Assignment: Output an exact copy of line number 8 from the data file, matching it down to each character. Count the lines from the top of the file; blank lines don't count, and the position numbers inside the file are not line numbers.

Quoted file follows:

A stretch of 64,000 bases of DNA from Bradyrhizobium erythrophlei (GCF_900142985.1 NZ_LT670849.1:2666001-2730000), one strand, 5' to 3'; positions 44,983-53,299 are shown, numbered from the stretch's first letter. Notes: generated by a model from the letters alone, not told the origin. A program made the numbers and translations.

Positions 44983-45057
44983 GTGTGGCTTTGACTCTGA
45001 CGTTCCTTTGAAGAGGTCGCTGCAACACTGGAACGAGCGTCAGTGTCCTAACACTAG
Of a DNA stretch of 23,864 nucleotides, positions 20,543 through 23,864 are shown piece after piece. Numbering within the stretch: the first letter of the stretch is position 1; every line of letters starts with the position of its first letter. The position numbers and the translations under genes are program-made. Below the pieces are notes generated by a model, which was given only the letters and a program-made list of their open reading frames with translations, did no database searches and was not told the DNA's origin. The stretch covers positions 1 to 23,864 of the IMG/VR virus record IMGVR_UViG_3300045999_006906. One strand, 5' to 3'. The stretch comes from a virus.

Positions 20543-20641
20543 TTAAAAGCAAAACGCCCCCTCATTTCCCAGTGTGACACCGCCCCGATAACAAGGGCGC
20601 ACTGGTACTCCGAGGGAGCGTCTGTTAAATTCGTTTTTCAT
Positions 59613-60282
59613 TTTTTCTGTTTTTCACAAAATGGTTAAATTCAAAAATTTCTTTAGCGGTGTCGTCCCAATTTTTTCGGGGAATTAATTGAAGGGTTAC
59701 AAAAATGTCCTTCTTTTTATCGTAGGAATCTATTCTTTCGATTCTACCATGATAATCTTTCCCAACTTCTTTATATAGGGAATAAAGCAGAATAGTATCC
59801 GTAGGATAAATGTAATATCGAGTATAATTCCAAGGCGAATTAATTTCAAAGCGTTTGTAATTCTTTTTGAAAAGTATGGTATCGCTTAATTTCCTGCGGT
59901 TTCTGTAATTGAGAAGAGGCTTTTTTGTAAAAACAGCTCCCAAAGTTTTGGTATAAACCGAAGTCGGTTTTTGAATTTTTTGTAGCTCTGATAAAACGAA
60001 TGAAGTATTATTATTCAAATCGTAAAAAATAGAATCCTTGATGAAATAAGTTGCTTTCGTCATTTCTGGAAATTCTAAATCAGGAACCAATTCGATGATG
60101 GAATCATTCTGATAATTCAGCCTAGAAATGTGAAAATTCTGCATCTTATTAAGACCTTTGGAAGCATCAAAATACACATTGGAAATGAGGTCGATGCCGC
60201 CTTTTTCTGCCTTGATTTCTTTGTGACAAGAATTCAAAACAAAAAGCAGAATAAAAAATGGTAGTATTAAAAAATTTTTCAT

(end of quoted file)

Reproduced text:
20601 ACTGGTACTCCGAGGGAGCGTCTGTTAAATTCGTTTTTCAT